The next patient lived in the countryside. She had made it clear that she didn’t want her neighbours seeing the MSF vehicle pull up outside her house every day. TB still carries a stigma in Swaziland. We parked the LandCruiser at the far end of a newly-ploughed field and trudged to her shack. The patient was sitting with her husband sheltering under a lean-to, warming herself by an open fire. The nurse took her indoors to give her the injection, while I chatted to her husband. “What are you planning to grow in the field?” I asked him. “Beans, maybe. But there is no money in this, there are no opportunities here. We are living from hand to mouth,” he replied.

We drove back to a village, manoeuvring the ‘Cruiser down narrow lanes to a small compound. Our patient was lying in bed, this time with her mother. After we had exchanged pleasantries, she rolled onto her side and pulled down the bedclothes to reveal her buttock. I turned to look at the decor in her one-room hut. There was a poster advertising different styles of wig, modelled by glamorous young women. The poster illustrated a lifestyle which was light years away from the experience of this young woman. I asked the nurse about her. “If the sun comes out, she will sit outside to get warm. Then she will go back inside, she is very weak.”

The next patient lived about 10km away, but the track was so difficult, it took half an hour to reach her home. I felt like an honoured guest when the nurse introduced me to her. I looked at a photograph of the patient’s family, propped up on a table. “That’s my daughter, that’s my sister, and my mother is there, in front.” “Where are you?” I asked. She pointed to someone in the background, slightly blurred from hurrying out of shot. She looked like tubercular, ghostly figure, shunning the limelight, moving from her family. Was the stigma of TB so great that she was ashamed of being in the photograph?

Unsurprisingly, the conversation led onto my family. Was I looking for a wife? No, I’m happy living here as a bachelor, I told her. I was ineligible. The ladies outside the house laughed at this strange response. Extended families are very important for the social fabric here in Swaziland. I wondered how I would cope, if I were diagnosed with a serious illness, without my family around me. An uncomfortable thought.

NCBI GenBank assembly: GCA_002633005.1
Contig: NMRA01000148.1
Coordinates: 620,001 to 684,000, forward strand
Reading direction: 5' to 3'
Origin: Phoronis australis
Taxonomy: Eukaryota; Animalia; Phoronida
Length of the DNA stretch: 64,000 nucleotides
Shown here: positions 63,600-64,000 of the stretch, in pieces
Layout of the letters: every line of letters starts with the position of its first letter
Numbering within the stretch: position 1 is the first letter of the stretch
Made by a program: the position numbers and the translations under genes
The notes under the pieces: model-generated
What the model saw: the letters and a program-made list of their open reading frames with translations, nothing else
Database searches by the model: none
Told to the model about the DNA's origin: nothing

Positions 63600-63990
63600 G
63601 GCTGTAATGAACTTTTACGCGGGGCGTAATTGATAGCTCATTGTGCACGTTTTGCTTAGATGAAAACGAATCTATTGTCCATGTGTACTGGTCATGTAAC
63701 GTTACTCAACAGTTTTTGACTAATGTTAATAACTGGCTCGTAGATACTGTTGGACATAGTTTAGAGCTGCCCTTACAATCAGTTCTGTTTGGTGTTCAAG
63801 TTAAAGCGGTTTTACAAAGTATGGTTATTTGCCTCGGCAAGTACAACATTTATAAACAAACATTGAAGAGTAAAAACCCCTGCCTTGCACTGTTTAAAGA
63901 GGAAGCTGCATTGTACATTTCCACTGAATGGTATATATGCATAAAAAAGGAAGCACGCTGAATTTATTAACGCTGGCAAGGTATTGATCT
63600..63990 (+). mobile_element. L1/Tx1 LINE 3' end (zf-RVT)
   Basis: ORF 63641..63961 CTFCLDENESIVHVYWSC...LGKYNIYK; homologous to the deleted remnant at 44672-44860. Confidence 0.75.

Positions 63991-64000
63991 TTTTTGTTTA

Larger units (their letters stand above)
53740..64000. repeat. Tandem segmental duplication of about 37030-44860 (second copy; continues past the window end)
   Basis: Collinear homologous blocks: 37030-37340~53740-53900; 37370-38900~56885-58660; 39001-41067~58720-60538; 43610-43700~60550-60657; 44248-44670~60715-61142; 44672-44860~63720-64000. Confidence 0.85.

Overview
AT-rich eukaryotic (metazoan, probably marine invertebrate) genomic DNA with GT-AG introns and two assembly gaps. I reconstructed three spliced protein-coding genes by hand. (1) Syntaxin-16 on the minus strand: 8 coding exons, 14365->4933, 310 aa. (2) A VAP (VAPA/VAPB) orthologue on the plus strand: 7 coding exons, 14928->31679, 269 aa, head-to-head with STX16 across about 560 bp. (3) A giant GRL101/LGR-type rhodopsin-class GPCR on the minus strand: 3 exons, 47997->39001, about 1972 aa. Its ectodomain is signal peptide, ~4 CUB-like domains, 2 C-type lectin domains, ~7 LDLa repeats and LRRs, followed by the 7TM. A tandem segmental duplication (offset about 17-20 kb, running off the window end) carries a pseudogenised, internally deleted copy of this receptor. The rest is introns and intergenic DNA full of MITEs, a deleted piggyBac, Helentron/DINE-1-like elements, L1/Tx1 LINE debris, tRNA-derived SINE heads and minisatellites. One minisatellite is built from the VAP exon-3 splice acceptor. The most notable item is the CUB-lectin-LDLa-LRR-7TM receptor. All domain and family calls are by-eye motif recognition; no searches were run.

Tuberculosis is a grim disease. Having drug resistant TB means months of unpleasant treatment while feeling weak and lethargic. The patients dourly accept their fate. The only alternative is to give up. We have had patients who stop taking their medication, secretly hiding their pills and effectively committing passive suicide. Some of the patients appeared to be clinically depressed, while others faced their ordeal with dour stoicism and a smile for the nurse.

Swaziland is a low income country, but all these patients were very poor. None of them was able to work. Their days seemed empty and repetitive. Their lives were on hold, just waiting, hoping, to recover. Les damnés de la terre. But one thing is for sure. Without MSF, their lives would be much worse.

By Dr Alfred Prunesquallor

Maverick doctor with 40 years experience, I reduced my NHS commitment in 2013. I am now enjoying being free lance, working where I am needed overseas. Now I am working in the UK helping with the current coronavirus pandemic.


  1. Thank you for this piece, Ian. Full of compassion and insight. So much of these patients’ ability to rally must be compromised by depressing circumstances. The first patient sounds like the one who will truly recover.

  2. Thanks Ian for yet again taking me out of the comforts of my home and transporting me to the reality of other lives. Your words paint very strong images. I hope to see the photo of the homes. I value curiosity as a trait above all others.